Today Malala Yousafzai was released from a British hospital and will continue her recovery at a temporary home there. The Pakistani teen became a symbol of courage after she defied the Taliban and promoted education for girls.
In 2011, when asked why she risks her life, she told CNN’s Reza Sayah, "I shall raise my voice...I have rights. I have the right of education. I have the right to play. I have the right to sing. I have the right to talk. I have the right to go to market. I have the right to speak up."
For speaking out, the Taliban ambushed a van transporting Malala and her classmates home from school in October and tried to assassinate her. The attack was brutal, but didn’t prove fatal. She was taken to England to receive medical care and protection from the Islamic extremists who threatened to come after her again.
Dr. Sanjay Gupta explains the medical treatment Malala, 14, will receive in England. He says her young age is a beneficial factor for the process her brain will need to go through to rewire itself.
The Pakistani teen was targeted by the Taliban and shot twice at point-blank range while she was in a school van with other students. Malala was attacked for promoting girls' education.
Reza Sayah reports on what Pakistani officials are doing to try to find those responsible for the attack. There have been a few arrests, but they are still investigating.
Malala Yousufzai, 14, is now in the hands of medical experts in England. The Pakistani teen was shot in the head and neck by the Taliban last week when riding home in a school van with other classmates in the Swat Valley region, near the border with Afghanistan.
Malala was targeted by the gunmen for speaking out about girls’ rights to education. Last year when asked why she risks her life, she told CNN’s Reza Sayah, "I shall raise my voice...I have rights. I have the right of education. I have the right to play. I have the right to sing. I have the right to talk. I have the right to go to market. I have the right to speak up."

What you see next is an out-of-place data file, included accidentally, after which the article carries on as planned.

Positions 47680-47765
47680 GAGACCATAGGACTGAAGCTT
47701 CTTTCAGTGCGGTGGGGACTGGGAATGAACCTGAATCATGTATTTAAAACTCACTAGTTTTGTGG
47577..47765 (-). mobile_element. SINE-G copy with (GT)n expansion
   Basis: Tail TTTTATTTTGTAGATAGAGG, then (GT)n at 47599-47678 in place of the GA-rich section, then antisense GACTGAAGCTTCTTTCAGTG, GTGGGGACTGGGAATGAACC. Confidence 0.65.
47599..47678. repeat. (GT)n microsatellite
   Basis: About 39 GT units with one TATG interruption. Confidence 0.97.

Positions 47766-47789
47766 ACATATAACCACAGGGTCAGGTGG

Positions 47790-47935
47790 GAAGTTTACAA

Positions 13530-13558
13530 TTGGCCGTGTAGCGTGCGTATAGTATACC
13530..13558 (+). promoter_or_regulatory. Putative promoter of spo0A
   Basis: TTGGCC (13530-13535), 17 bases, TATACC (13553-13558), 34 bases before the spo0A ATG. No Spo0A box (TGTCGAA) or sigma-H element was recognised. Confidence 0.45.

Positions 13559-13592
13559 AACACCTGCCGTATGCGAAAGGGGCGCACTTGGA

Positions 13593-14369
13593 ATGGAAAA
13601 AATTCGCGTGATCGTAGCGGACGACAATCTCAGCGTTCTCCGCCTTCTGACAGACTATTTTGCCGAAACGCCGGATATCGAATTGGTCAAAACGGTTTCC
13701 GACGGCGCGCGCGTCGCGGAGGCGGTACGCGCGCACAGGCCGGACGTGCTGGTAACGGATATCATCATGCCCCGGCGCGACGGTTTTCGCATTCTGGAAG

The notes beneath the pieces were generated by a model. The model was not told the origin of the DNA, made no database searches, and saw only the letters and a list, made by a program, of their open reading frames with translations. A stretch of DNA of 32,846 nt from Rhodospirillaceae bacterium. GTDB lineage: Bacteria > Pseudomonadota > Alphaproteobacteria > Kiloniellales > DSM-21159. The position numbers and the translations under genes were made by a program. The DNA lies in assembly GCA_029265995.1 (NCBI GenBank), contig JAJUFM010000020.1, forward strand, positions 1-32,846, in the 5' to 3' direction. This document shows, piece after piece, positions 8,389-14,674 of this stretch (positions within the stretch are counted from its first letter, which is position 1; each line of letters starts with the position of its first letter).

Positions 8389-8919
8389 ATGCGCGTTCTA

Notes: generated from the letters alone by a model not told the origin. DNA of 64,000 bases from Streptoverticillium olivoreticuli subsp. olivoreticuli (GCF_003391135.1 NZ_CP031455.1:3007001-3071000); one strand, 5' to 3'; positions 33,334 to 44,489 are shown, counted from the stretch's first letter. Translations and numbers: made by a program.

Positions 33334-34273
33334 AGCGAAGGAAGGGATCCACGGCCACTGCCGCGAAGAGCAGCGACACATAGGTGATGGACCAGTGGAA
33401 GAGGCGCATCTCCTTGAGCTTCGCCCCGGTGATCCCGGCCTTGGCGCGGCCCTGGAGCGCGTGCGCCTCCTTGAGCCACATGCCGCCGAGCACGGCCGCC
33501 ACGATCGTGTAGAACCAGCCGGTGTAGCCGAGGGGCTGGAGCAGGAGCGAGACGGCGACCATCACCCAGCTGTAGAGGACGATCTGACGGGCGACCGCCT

The Islamic extremists aimed to silence her defiant message, and have promised to attack her again if she survives her injuries.
Anderson Cooper | BIO
Program Note: See the full interview on AC360° tonight at 10pm eastern
In the fall of 2008, David Rohde traveled to Afghanistan to do some reporting for a book about the region. He and two Afghan colleagues were kidnapped by the Taliban and held for seven months. He was held in the North Waziristan region of Pakistan, less than a half mile away from a Pakistani military base.
After seven months and ten days in captivity, Rohde made a daring escape. In the dark of night, Rohde and another captive used a rope to lower themselves down a wall and made a run for it, trying desperately to reach the nearby base.
Intelligence now indicates Rohde may have been captured by the same people who trained the Times Square bombing suspect, Faisal Shahzad.
Rohde speaks to Anderson in his first Primetime Exclusive… about his captivity, his escape, the Taliban's presence in Pakistan and their ability to attack the United States.
Watch the full interview tonight.
Gayle Tzemach Lemmon
Special to CNN
Afghan women won the world's attention nine years ago following the routing of Taliban troops at the hands of U.S. and Afghan forces. Back then, a rush of dignitaries flew to Kabul to denounce the Taliban's brutal treatment of women, although the world had largely forgotten these same women during the previous seven years.
No school, no work, no leaving the house without a man - even a boy would do. These are the laws Afghan women learned to live with, because they had to. Yet they also found a way to work around those rules.
Throughout the Taliban years, Afghan women ran aid organizations, practiced medicine, taught schools and ran businesses. They refused to be victims; instead, they led their communities and helped them survive desolate years of economic collapse and political isolation.
Special to CNN
In practical terms, it might seem that the recent arrests of key Taliban members and the success of the U.S. offensive in southern Afghanistan might indicate a new phase in the war against the Taliban.
But how the Taliban respond will be based on a world view and beliefs far different from the American perspective and that of the Western-educated Afghan and Pakistani elites, whom we rely on for strategic advice and partnership.
On Tuesday, Pakistani authorities confirmed the capture of Mullah Abdul Kabir, a member of the Taliban's inner circle and a leading military commander against the Americans in eastern Afghanistan.
Special to CNN
The capture of the Afghan Taliban's operational commander, Mullah Abdul Ghani Baradar, in the Pakistani city of Karachi is a signature success for the United States' effort in Afghanistan and Pakistan, but it does not indicate that the insurgent movement will collapse.
In the short run, local Taliban commanders will be able to maintain the movement's operational effectiveness against U.S. and NATO troops. Over the long term, however, increased collaboration between American and Pakistani intelligence agencies could prove debilitating for the movement.
U.S. and Pakistani officials likely hope the collaboration will force the Afghan Taliban to the negotiating table.